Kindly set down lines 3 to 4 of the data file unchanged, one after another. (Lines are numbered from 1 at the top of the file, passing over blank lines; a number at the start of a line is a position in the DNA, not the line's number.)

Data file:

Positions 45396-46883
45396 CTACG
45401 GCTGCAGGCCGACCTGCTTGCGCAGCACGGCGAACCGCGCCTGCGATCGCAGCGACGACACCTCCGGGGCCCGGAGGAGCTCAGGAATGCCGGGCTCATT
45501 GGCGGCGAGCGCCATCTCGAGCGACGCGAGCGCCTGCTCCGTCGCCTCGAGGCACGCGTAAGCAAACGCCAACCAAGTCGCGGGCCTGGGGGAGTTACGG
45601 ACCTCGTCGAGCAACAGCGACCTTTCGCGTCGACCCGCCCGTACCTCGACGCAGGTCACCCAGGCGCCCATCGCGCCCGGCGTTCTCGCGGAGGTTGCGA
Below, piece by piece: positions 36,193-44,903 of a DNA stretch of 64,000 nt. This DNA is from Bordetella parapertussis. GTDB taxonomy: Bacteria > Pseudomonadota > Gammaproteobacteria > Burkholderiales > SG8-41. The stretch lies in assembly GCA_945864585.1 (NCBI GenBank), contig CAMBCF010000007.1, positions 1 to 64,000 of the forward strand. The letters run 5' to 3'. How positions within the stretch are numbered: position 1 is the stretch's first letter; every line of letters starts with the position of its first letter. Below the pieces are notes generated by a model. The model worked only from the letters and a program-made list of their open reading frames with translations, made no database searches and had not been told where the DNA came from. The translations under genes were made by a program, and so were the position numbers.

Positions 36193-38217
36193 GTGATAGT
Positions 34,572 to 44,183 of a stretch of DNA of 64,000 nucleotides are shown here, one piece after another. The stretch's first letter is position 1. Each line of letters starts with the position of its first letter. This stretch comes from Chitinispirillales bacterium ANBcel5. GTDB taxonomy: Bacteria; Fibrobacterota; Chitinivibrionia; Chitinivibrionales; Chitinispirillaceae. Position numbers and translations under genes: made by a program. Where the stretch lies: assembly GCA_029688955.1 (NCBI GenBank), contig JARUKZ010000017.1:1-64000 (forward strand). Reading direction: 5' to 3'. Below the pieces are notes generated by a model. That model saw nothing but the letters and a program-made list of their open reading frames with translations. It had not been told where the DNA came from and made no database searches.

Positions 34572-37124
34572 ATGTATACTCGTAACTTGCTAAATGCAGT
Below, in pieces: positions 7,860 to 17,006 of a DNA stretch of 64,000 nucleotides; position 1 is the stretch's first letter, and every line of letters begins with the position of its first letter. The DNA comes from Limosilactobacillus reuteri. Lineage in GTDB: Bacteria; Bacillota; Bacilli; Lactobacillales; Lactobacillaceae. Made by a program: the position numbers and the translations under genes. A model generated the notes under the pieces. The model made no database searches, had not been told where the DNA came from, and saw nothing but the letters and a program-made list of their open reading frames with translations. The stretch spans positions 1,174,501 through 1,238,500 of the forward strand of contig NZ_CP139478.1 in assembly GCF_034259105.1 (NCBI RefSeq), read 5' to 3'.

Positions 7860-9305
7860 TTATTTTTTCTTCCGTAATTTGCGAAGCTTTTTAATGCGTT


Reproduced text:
45401 GCTGCAGGCCGACCTGCTTGCGCAGCACGGCGAACCGCGCCTGCGATCGCAGCGACGACACCTCCGGGGCCCGGAGGAGCTCAGGAATGCCGGGCTCATT
45501 GGCGGCGAGCGCCATCTCGAGCGACGCGAGCGCCTGCTCCGTCGCCTCGAGGCACGCGTAAGCAAACGCCAACCAAGTCGCGGGCCTGGGGGAGTTACGG